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The Tour in the Visual Arts

A hard-won supremacy

The city was “inundated” with visual expressions of art, located both outdoors (its civil or religious buildings) and inside the churches and palaces, crammed with works of architecture, painting and sculpture. This overwhelming quantity, which for us is of indisputable quality as well, only revealed its full value with some difficulty over the centuries, encountering opposition and clashing with conceptions of art that denied its importance.
It is true that since at least the middle of the 16th century foreign artists had flocked to Florence to gain firsthand knowledge of the Renaissance which, even if some of its more mature products were located at the papal court, was born in the capital of the grand duchy. Moreover, the organization of the arts under Medici rule, with the summoning of craftsmen from outside by Cosimo I to expand the range of the artistic industry at court, contributed considerably to this influx. So even then, notwithstanding the primacy of Venice and Rome, Florence had already begun to stir the curiosity of foreigners: with the quality of the collections on display in the Galleria degli Uffizi, with that genuine open-air museum of sculptures that was Piazza della Signoria and with the fame of its magnificent festivals.
But for the artistic excellence of Tuscany to ripen in the awareness of the art lovers who visited the country it was necessary for other interests to come to maturity, and for people to begin to come to Italy to discover not just the Renaissance but also the Middle Ages and the art of the «primitives» (Previtali, 1964). The position assigned to the Italian primitives in the ordinary understanding of travelers – with reference to the golden age, that 18th century so central to the fashion of the Grand Tour – was a truly lowly one. Delivering them from this humble status was neither a simple nor a rapid process. In opposition to the chorus of travelers who denigrated in no uncertain terms an art they regarded as “primitive” and unworthy, were raised the voices of those who acknowledged that Gothic art had achieved some fine things (typical was the appreciation of Florence Cathedral, like that expressed by Montesquieu in 1728, who considered it «one of the most beautiful works that Gothic architecture has been able to produce» ) and deserved respect. But even in these cases, it has been pointed out (Previtali, 1964), «the extent of the relative recognition [...] was limited to the opinion that it was the ‘taste of ignorance'». Thus it was a, let us say, condescending appreciation, and one that did not reflect a real understanding. Consequently, when we come across an unprecedented positive opinion on the architecture or, even more unlikely, the painting or sculpture of the past centuries, it is easy to trace its origin to some «local laudatory tradition,» as in the aforementioned case of Montesquieu's admiration of Florence Cathedral: in Carlieri's Ristretto delle cose più notabili di Firenze (an Italian text known to have been one of the favorites in the philosopher's library) the monument was in fact given a positive assessment. In confirmation of this argument Previtali notes that «the most highly regarded and widely discussed monuments were not, in general, the most beautiful or important or the ones located in the main centers, but those to be found in towns and cities that had nothing more modern to offer for the tourist's admiration: thus one spoke of Giotto in Padua but not in Florence, the primitives were neglected in Bologna and even in Siena, but not in Pisa» (Previtali, 1964).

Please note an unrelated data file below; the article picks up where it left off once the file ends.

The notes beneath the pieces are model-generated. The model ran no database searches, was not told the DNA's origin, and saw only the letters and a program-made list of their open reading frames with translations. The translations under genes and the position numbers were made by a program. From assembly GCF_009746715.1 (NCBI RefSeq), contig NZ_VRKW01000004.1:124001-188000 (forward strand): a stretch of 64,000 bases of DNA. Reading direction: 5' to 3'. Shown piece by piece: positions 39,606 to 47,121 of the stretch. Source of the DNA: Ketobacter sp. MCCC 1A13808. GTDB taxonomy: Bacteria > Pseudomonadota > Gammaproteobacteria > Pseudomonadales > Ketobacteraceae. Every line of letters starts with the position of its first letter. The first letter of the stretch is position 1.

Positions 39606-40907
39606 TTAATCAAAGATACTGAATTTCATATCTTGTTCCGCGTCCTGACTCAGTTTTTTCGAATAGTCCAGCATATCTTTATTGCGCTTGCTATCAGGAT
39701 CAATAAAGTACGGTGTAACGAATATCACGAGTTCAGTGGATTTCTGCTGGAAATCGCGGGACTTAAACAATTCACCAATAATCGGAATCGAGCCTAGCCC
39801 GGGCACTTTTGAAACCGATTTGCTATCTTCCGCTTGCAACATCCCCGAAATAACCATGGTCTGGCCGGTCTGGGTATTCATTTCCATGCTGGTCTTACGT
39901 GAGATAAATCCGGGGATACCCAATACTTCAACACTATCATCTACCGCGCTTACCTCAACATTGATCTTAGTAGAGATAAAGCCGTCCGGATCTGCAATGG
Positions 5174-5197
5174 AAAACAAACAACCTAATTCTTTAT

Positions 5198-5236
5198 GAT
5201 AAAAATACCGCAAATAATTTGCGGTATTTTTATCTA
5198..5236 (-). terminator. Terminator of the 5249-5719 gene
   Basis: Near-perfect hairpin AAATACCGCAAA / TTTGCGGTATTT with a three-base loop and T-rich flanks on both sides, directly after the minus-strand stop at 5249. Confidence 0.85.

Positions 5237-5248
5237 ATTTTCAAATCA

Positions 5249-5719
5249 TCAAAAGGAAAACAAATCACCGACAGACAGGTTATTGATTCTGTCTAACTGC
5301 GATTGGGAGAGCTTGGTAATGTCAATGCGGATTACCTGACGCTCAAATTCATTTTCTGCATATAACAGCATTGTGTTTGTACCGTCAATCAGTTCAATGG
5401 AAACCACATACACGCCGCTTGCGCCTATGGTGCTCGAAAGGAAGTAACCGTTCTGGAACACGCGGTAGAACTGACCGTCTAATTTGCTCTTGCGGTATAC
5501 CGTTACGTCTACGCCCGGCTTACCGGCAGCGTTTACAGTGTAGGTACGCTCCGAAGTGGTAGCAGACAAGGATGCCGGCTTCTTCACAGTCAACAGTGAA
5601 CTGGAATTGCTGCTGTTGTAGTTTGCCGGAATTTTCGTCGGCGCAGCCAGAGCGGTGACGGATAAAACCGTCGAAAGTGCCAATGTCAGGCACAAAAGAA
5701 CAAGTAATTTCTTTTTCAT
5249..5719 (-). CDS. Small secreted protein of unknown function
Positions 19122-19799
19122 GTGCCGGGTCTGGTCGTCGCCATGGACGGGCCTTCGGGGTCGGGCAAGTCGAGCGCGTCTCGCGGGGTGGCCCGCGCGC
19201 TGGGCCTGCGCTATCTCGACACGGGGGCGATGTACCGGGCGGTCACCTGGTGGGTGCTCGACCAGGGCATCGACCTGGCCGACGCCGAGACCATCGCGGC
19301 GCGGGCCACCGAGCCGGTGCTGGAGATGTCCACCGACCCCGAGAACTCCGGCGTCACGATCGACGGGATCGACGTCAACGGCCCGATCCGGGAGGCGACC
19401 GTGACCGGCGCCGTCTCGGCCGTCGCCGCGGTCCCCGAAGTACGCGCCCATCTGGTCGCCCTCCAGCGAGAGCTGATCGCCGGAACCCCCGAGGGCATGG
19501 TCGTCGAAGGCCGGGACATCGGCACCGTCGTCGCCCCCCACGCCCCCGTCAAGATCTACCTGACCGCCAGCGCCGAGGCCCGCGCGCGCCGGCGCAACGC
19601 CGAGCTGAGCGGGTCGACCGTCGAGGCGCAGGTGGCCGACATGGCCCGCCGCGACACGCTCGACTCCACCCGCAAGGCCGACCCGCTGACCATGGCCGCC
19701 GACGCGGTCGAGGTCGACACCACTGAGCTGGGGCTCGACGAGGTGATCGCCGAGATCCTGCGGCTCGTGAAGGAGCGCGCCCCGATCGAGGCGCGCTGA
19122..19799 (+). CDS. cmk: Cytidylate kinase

To take one example, while Edward Gibbon, who spent a total of three months in Florence in 1764 (and still expressed regret, in his account, at not having paid the city enough attention), continued to ignore the medieval and look on it with condescension, deeming Giotto's paintings «ugly», he does not seem to have been touched by the incipient reaction against the baroque that had begun to emerge in some travelers of the time. His position, personal but shared to a large extent by many contemporary travelers, shows the complicated character of a history of artistic sensibility that struggled to replace a criterion of evolution with one of aesthetic exclusivism based solely on the contemporary canons at the disposal of the people who were looking at them at the time of their creation.

How to approach art